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Woody Allen's new comedy, Vicky Cristina Barcelona, puts me in mind of Titian's early masterpiece, Sacred and Profane Love. Forget the "sacred" and "profane," parts, though. It's the ladies themselves. To the left sits Vicky (Rebecca Hall), while on the right stands Cristina (Scarlett Johannson). In the film, Ms Hall never wears anything quite so nice as Sacred Love's outfit, and we never see as much of Ms Johansson as Titian shows us of Profane Love, but you get the picture. Well, you might get it better if we changed the name of Titian's canvas to Bourgeois and Bohemian Love. Either way, nobody finds complete contentment here below.
In today's movies, Barcelona is the new New York. It's where film characters go for reinvention — or at least for a life-affirming holiday from regular life. As an inveterate New Yorker on sabbatical, however, Mr Allen appears unbedazzled. Even if they look healthier and less scruffy in Spain than they do in Manhattan, artists are artists: neurotic, unstable, and narcissistic. They fight all the time with their former spouses, sometimes with deadly force. And they are always terrible snobs. When Maria Elena (Penélope Cruz) teases Juan Antonio (Javier Bardem) for having involved himself with a couple of turistas Americanas, she could be a Lower East Sider sneering at her boyfriend's fling with some Jersey girls.
Vicky, the bourgeoise, and Cristina, the Bohemian, are old friends spending the summer in Spain, guests of an old family friend of Vicky's (Patricia Clarkson). When Vicky goes back home, she'll marry Doug (Chris Messina), a Wall Street type whose Puritanical ideas about love are well-matched by his Stewartical interest in having the right kind of tennis pro. (A taste for tennis remains one of Mr Allen's signature hallmarks of a male character's boorishness.) He's the right man for Vicky, but that's just the problem. Juan Antonio is definitely not the right man for Vicky. When he stares into her eyes at their dinner à deux, his steady, bedroom-eyed gaze is almost terrifying, and we might as well be watching a vampire horror film, not a romantic comedy. Vicky is helpless — and, like a vampire, she will never be the same.
Whether or not she has already been bitten by a vampire, Cristina has totally been there and done the whole Juan Antonio thing before. "I'll come to your room," she warns him, "but you'll have to seduce me." In the event, her ulcer acts up, but she atones by moving in with Juan Antonio later — and sticking around after Juan Antonio brings Maria Elena home (she has tried to kill herself in a bus station). The two Spaniards not only form a happily polymorphic trio with Cristina but coax her into being an accomplished photographer as well. It is never clear what it is about this arrangement that palls for Cristina, but when she leaves the studio, the ex-spouses find that they can't stand each other, either — and presently the field is cleared for Juan Antonio to make another move on Vicky. This time, however, Maria Elena provides the ulcer.
The American friends leave Barcelona together in a mood more bitter (at least, in Vicky's case) than sweet: the screen goes dark as they walk toward their plane, looking quite a bit less tickled than they did when they arrived. For those who are tempted to ask what Mr Allen is trying to tell us, I would point to the savagely depressing romances of his idol, Ingmar Bergman. Vicky Cristina Barcelona can be seen as, say, Hour of the Wolf, remade by the late master's scampish, raspberry-prone disciple. Guns go off, but no one is killed, and there is only so much existential malaise that an American girl's face can carry.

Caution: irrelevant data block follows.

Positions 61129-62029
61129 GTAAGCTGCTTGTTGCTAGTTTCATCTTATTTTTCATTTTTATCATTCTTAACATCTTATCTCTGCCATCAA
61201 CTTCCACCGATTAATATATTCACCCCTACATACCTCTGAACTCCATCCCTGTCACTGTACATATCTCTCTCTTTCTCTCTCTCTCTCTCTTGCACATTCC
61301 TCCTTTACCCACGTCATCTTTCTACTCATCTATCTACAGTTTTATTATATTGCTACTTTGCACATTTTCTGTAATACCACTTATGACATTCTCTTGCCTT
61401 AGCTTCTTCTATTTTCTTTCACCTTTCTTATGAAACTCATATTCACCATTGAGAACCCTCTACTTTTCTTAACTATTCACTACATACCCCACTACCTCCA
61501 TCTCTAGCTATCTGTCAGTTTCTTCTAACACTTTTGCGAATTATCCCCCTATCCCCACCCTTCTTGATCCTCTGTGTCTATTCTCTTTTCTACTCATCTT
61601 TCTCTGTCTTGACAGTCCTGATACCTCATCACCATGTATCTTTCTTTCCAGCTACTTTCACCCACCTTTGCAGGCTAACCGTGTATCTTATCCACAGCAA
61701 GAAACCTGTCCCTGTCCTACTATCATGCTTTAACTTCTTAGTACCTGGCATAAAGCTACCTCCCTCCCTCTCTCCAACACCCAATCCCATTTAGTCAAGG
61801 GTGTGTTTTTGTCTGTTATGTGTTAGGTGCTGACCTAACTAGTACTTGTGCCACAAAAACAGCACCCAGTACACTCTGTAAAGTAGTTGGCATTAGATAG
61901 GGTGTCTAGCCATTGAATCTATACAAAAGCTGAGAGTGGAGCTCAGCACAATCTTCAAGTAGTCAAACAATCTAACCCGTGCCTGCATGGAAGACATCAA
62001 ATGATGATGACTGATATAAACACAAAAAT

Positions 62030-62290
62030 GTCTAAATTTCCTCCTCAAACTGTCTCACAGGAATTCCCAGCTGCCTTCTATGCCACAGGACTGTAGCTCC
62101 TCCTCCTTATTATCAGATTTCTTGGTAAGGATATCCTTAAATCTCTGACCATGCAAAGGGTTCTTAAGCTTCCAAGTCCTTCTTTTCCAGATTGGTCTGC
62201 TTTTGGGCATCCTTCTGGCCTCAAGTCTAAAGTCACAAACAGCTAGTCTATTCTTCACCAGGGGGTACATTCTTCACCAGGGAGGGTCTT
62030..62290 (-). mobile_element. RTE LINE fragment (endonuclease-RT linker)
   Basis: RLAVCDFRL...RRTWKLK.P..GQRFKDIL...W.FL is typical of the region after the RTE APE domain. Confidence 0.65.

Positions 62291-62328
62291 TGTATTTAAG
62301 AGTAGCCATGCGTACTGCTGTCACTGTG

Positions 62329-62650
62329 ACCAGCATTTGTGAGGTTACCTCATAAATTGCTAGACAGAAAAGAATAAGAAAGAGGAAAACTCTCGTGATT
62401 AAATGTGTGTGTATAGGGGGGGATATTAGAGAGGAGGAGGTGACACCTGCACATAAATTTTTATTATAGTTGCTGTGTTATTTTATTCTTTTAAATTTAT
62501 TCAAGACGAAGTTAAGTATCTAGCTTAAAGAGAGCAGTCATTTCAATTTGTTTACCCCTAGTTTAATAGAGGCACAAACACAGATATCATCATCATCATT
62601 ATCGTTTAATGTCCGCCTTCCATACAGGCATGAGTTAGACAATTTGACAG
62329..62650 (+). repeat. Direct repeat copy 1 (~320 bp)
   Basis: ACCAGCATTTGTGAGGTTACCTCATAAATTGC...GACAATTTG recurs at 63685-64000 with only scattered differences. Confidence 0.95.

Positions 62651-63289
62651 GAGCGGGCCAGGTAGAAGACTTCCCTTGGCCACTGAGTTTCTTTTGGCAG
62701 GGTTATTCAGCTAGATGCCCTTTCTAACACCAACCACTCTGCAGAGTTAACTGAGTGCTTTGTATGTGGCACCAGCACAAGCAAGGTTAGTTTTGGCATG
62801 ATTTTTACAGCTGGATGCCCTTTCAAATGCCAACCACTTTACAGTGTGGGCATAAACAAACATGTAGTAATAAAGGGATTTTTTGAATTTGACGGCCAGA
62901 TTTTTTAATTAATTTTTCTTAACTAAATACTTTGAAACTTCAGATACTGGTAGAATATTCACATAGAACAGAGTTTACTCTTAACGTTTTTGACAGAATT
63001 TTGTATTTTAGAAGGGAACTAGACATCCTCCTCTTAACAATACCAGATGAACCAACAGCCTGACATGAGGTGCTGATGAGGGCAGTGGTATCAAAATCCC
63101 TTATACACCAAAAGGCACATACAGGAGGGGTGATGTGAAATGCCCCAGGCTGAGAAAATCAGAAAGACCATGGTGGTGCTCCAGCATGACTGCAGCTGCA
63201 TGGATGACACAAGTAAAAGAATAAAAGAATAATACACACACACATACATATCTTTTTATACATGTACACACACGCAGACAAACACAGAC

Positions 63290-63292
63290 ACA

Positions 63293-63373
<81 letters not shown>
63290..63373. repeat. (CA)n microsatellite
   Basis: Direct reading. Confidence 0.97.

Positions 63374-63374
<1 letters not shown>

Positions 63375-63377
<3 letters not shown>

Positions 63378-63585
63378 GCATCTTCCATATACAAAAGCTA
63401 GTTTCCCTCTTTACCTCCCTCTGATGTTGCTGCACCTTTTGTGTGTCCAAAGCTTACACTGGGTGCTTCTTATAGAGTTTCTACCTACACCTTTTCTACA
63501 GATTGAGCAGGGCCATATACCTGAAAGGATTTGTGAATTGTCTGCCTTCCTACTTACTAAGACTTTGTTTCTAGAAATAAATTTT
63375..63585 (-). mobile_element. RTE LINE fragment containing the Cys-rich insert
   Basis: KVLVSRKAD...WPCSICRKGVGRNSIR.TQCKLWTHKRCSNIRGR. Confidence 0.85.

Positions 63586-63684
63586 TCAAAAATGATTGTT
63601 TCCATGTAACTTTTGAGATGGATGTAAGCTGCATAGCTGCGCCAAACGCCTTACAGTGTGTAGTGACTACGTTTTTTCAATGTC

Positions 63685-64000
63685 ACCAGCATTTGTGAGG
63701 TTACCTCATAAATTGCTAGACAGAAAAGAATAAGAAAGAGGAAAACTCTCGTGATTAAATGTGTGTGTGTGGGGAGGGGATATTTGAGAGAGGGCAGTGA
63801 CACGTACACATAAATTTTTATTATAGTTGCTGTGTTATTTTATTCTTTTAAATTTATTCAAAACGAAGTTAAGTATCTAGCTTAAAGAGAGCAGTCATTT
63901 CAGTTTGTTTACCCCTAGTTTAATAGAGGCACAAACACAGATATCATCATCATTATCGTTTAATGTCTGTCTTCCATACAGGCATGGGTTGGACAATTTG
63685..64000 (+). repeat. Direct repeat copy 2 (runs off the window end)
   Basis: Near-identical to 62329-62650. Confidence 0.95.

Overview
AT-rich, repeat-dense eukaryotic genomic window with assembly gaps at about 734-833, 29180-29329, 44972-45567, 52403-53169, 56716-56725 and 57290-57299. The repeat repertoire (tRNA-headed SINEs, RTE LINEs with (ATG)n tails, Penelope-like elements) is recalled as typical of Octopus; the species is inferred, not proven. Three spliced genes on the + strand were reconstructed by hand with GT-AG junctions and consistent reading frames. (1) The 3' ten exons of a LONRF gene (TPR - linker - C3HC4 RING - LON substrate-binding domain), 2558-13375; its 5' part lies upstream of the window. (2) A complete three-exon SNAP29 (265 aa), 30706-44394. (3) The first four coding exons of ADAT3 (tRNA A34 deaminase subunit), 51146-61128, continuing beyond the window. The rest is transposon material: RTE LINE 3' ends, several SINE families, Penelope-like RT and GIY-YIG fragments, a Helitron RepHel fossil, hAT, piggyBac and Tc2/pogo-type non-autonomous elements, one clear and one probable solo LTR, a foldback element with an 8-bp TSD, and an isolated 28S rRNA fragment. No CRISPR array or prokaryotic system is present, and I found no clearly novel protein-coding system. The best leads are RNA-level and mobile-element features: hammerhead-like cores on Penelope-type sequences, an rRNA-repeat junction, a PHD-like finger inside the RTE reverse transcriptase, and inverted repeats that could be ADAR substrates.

Where Bergman's films always seem to be daring us to take the full measure of his principal character's despair, Vicky Cristina Barcelona does just the opposite, by presenting dramatic situations that exceed the characters' capacity for upset. This is the dark lining of Woody Allen's humor: if not exactly ridiculous, we're a risible lot, unworthy of our tragic forebears. At the same time, maybe it's good that we're not killing ourselves. Life is good — or at least interesting. Mr Allen's transmits a stream of little shocks that rouse us the fact that we care about what's going on, at least enough to see what will happen tomorrow. My favorite instance of caring comes with Maria Elena's surprising annoucement that she has searched Cristina's luggage. Cristina is shocked; she certainly cares. But then so does Maria Elena. Nutty though she be, she wants to know all about her rival (as Cristina then is) for Juan Antonio's affection. Mr Allen makes us see the invasion of Cristina's privacy from both perspectives. There is nothing depressive about the encounter; we're laughing too hard.
Is this Mr Allen's first bi-lingual movie? If so, it is an unwilling one. Juan Antonio constantly exhorts Maria Elena to speak English in his house while Cristina is a guest there; he says this so often, in fact, that I began to substitute "the audience" for "Cristina." Maria Elena remains irrepressibly Hispanophone, spouting streams of her native language as if it were some sort of romantic Yiddish. Perhaps the funniest scene in the movie is about speaking foreign languages. Maria Elena grills Cristina about why she doesn't speak Spanish. Cristina says that she studied Chinese in school — because she thought it was beautiful. (This is where sophisticated audiences will begin smiling.) Maria Elena taunts Cristina: say something. Eventually, Cristina comes out with just about the lamest "ni hao ma" that has ever been uttered on screen. It doesn't even sound like a question! In immediate Spanish, Maria Elena immediately barks her opinion: Cristina sounds hideous. I thought the whole discussion quite naturally hilarious. But then, as a New Yorker, I love the idea of incomprehensible insults. (August 2008)
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